The day after Thanksgiving the barrage begins. Not the barrage of ads, begging us to shop like there was no 9/11. The barrage of Christmas music.

The correctors of political correctness will shake their heads and tell you, “Tsk, tsk, pretty soon those damn do-gooders are going to outlaw the use of the word Christmas altogether.” Of course they have to raise their voices to be heard over the din of the non-stop soundtrack wreathing our heads in every public place, where every other word from the lyrics is “Christmas,” “Santa,” or “Jesus.”

There seems to be a disconnect here.

Someone should study what it does to the average person’s consciousness being inundated by Christmas songs, non-stop, for more than a month. Does it make a person more compliant, suggestible, willing to do their part as good, freedom-loving capitalists?

If that’s true, why not use the technique at our “detention center” in Guantanamo Bay, Cuba? Maybe we’d get better results than with waterboarding – you know, sell it as a “more humane form of torture.” Sorry, we don’t torture. I forgot. Remember that, everyone. We don’t torture. And don’t forget, we also respect civil liberties. We love freedom. Don’t ever say we don’t respect civil liberties, especially on the phone since it’s probably tapped–but legally, of course, because we don’t torture and we always uphold and defend our civil liberties. As the Christmas song running constantly through my brain says, we believe only in “peace on earth, goodwill toward men.”

It’s only our enemies who don’t. They hate freedom. Or maybe they just hate the way we love freedom. I forget.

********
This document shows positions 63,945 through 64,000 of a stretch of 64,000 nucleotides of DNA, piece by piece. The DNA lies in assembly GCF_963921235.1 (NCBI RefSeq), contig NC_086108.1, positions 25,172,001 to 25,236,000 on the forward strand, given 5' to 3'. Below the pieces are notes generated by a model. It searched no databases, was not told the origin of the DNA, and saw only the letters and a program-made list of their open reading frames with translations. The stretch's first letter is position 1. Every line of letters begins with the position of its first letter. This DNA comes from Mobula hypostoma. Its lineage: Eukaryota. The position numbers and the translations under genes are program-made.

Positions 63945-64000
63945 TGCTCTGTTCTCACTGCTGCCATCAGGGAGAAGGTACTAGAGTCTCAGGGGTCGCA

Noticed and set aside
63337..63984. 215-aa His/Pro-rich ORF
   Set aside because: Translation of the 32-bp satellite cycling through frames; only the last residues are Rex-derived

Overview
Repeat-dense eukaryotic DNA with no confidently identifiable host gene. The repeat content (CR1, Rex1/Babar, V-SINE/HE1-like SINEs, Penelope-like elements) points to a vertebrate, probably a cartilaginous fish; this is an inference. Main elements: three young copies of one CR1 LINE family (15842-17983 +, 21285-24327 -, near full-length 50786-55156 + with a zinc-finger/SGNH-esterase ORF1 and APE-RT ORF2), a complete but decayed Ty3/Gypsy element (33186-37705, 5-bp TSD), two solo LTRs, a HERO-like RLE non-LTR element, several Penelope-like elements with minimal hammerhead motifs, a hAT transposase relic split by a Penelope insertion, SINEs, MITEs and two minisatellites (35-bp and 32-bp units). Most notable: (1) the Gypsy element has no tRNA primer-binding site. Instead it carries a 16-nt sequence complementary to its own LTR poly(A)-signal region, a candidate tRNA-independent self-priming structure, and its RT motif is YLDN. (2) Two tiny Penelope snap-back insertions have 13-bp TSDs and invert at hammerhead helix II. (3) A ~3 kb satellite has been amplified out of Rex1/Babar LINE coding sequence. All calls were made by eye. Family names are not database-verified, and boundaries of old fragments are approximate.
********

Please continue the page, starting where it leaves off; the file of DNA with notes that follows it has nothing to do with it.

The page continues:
You see? I think the Christmas music is working already.

The pressure’s on this holiday season (sorry, Christmas season, Christmas is good, political correctness is bad, bad, bad). We need to buy, buy, buy – because if we don’t, all the doomsayers will insist Iraq war spending and the subprime mortgage crisis are having a deleterious effect on “consumer confidence,” and once consumer confidence is affected, hoo boy, watch out (especially after they turn off the Christmas music).

If sales are down this year, the experts may even be forced to give the economy the dreaded “vote of confidence,” insisting they “don’t see the downturn as reflecting a decrease in consumer confidence.” At that point, we’re really in deep doo-doo, to quote one of our greatest presidents – the man who gave us our current president (I can’t say his name, it depresses people).

The solution is to keep playing Christmas music until the fourth quarter economic indicators are released. In the meantime, let us snow, let us snow, let us snow.

Shopping’s been interesting so far. A friend came out of Penzey’s Spices the other day and said they had run out of parsley, sage, rosemary and thyme, all at the same time. That must be an economic indicator of something – at the very least, a Simon & Garfunkel revival.

Meanwhile, Rudy Giuliani made an appearance in Oak Park last week, just as the new Marion Street Unmall was being unveiled. That’s either a sign of the free market riding to our rescue, or the apocalypse, depending on your point of view. Maybe it’s a free-market apocalypse.

I remember when the free market could do anything. Omnipotent, omnipresent, kind of like Christmas music, or like God–all good, no evil, just occasional “market corrections.” Economic correctness! Political righteousness!

So why can’t the free market solve the immigration issue? Sorry, didn’t mean to raise a touchy topic. The music died down there for just a second between stores.

Maybe if we play Christmas music all along the Mexican border, people will stay put. The Great Wall of Christmas!

What’s on your wish list this season?

No, besides Christmas music.

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